Texas executed Ruben Ramirez Cardenas last night for the 1997 murder of his cousin, 16-year-old Mayra Laguna. He was pronounced dead at 10:26 PM, the National Post reported. Cardenas responded to the warden, “No, sir,” when he was asked whether he had a final statement.

Administering the lethal injection protocol in the death house located in Huntsville, TX, on Wednesday night was delayed approximately four hours while the United States Supreme Court weighed the decision of whether to issue a stay of execution, according to the Houston Chronicle.

U.S. highest court refuses reprieve from death

The nation’s highest court determined not to grant Cardenas a reprieve from death, despite his lawyers’ giving it their best effort.

His defense attorneys’ asserted that “multiple confessions were coerced,” the Chronicle noted.

Contrary to law enforcement vowing that the now-deceased Cardenas led them to where Laguna’s body was dumped, his lawyers also asserted that police led their client to where his cousin’s body was discovered.

Condemned inmate’s cousin kidnapped, murdered

On February 22, 1997, Mayra Laguna was kidnapped from her family’s apartment in McAllen, TX. She was beaten to death and her body was taken to a canal and dumped in the Rio Grande Valley in South Texas, the Daily Mail (UK) wrote.

Cardenas, a native of Guanajuato, Mexico, was a prime police suspect within hours following Laguna’s abduction. Her younger sister, Roxanna, said she saw a man enter through a window and take Mayra from their bed, according to the Chronicle.

Law enforcement took Cardenas and Tony Castillo, his friend, in for questioning. The duo initially stated that they only had a “wild night out,” the Chronicle reported. Their night was one of drinking and using cocaine. Hours later, however, they confessed to interrogators that they killed Laguna.

Prosecutor says death row inmate ‘guilty as sin’

Prosecutor Ted Hake, Hidalgo County, TX, strongly asserted that Cardenas was “guilty as sin” the weeks leading to his execution, according to the Chronicle. Rene Guerra, who prosecuted Cardenas, is the former district attorney for Hidalgo County.

The day prior to delivery of capital punishment, Guerra said that he would not “be able to live” with himself if Cardenas’ conviction was inappropriate or improper, ABC News relayed. He affirmed that Cardenas deserved “the death penalty” and said that he “never would have authorized a case that was not there or was a flimsy investigation.”

Lawyers lose appeals before U.S. Supreme Court

Cardenas’ attorneys appealed to the U.S. Supreme Court, arguing for new DNA testing.

In a separate legal challenge before the nation’s highest court, the condemned inmate’s lawyer, Maurie Levin, asserted that she was excluded as a witness in the execution chamber [VIDEO], ABC wrote. Levin also wanted to phone access throughout the execution, claiming that she needed the access to stay in communication with the courts and with Texas Governor Greg Abbott.

Jason Clark, a spokesman for Texas’ prisons, assured that Levin could have witnessed the execution [VIDEO] but her client, Cardenas, did not specify or designate her to attend until the day of his execution. According to Clark and ABC, prison rules would not have allowed Levin to take a phone into the death house as a witness to the execution. Not only is it prohibited by “prison policy” and the state’s law, there is no landline available to witnesses, according to Clark and ABC.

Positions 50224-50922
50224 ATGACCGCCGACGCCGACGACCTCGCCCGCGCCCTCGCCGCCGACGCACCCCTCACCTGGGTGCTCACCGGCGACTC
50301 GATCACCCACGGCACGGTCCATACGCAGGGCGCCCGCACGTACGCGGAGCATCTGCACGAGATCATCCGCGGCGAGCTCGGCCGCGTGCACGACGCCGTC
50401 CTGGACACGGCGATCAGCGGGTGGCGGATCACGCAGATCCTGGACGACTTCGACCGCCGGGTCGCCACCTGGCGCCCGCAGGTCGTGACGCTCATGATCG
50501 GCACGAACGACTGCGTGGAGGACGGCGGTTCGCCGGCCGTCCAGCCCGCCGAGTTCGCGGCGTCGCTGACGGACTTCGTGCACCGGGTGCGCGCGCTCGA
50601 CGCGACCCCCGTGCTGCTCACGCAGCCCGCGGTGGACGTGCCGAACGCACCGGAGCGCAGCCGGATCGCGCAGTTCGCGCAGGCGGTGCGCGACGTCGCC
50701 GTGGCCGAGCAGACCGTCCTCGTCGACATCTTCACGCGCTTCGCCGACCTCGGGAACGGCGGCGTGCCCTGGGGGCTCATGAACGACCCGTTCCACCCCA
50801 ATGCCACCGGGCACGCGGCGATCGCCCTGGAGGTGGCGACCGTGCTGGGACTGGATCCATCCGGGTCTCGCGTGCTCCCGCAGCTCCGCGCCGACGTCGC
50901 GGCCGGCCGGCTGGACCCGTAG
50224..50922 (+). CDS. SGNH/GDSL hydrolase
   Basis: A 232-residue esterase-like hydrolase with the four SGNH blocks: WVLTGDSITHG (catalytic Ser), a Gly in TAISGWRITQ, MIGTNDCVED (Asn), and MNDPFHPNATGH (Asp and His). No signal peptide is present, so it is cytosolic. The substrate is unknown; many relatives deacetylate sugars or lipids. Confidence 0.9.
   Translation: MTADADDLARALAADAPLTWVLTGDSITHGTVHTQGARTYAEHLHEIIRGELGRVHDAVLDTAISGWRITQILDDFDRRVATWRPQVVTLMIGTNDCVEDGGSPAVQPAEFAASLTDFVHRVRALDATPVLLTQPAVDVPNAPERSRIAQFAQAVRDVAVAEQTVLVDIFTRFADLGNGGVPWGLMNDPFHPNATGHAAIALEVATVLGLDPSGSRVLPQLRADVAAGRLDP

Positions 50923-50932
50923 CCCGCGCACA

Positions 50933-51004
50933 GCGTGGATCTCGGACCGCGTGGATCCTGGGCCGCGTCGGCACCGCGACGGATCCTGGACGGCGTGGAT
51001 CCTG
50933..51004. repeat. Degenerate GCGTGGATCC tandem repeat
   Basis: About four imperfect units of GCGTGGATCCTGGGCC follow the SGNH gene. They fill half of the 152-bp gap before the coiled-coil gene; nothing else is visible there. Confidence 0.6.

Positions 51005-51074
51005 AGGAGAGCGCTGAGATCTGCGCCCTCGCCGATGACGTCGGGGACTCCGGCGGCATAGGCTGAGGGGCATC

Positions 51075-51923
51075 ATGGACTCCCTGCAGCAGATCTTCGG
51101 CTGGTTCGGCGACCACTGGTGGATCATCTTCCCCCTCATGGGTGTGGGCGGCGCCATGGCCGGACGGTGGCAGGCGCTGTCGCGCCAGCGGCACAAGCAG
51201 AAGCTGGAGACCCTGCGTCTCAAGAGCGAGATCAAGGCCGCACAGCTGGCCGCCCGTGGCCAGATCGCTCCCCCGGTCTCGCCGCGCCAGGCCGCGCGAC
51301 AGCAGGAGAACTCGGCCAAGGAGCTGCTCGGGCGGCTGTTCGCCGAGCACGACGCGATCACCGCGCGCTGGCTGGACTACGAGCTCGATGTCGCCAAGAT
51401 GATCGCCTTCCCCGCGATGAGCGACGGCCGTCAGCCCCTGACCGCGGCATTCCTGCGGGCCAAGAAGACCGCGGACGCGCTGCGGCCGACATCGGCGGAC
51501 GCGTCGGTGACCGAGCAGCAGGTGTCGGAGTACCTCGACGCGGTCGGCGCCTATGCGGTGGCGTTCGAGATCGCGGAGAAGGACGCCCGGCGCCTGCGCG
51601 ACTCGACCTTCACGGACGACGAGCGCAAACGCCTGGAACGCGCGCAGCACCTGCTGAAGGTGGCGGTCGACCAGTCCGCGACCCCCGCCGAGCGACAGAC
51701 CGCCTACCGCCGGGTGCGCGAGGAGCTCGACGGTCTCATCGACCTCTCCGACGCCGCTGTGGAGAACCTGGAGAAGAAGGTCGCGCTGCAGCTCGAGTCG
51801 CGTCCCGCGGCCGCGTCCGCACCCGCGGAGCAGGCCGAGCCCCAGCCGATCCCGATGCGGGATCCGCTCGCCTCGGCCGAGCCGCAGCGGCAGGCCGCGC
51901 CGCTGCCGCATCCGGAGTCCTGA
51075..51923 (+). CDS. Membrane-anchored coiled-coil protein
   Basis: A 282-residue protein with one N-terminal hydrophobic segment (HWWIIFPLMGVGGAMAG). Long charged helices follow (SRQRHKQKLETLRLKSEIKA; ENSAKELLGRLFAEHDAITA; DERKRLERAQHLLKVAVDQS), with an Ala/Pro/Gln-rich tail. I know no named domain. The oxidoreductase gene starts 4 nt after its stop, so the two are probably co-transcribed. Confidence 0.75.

Attorneys argue Mexican consulate not informed after arrest of suspect

In addition to arguing respective of DNA testing and phone access as a witness to the execution, Levin also claimed that that law enforcement did not act accordingly. She asserted that Mexican-born Cardenas couldn’t obtain legal assistance from his native country since the Mexican consulate was not informed of his arrest.

Her contention centered on facets of the Vienna Convention on Consular Relations. Because Mexico does not have the death penalty, Cardenas was eligible for legal aid from the country’s consulate, according to Levin.

In the past, however, courts did not block the executions of death row inmates in Texas hinging on whether the 1963 international agreement was breached. Capital punishment was carried out in those cases.

Mexican officials assert international law disregarded

Mexican officials held the position that executing Cardenas evolved from Texas disregarding international law, expressed during press statements issued in Houston and in Mexico City on Tuesday. The United Nations, the Inter-American Commission on Human Rights, and Amnesty International all denounced Texas imposing capital punishment.

Gregory Kuykendall is an attorney in Arizona who is sanctioned to speak for Mexico. He stated that he was “extraordinarily disappointed with this outcome,” according to the Chronicle. At the same time, though, Kuykendall said he is proud of Levin and the Mexican government, which he attributed as having “diligently pursuing every avenue of defense conceivable.”

Executed inmate left written statement

Though Cardenas declined to verbalize a final statement, a handwritten statement that was released after his execution expressed his gratitude to his family, to his lawyers, and to the Mexican consulate. He also stated that he “will not and cannot apologize for someone else’s crime,” according to the National Post. He further conveyed that he will be “Back for Justice” and “You can count on that!”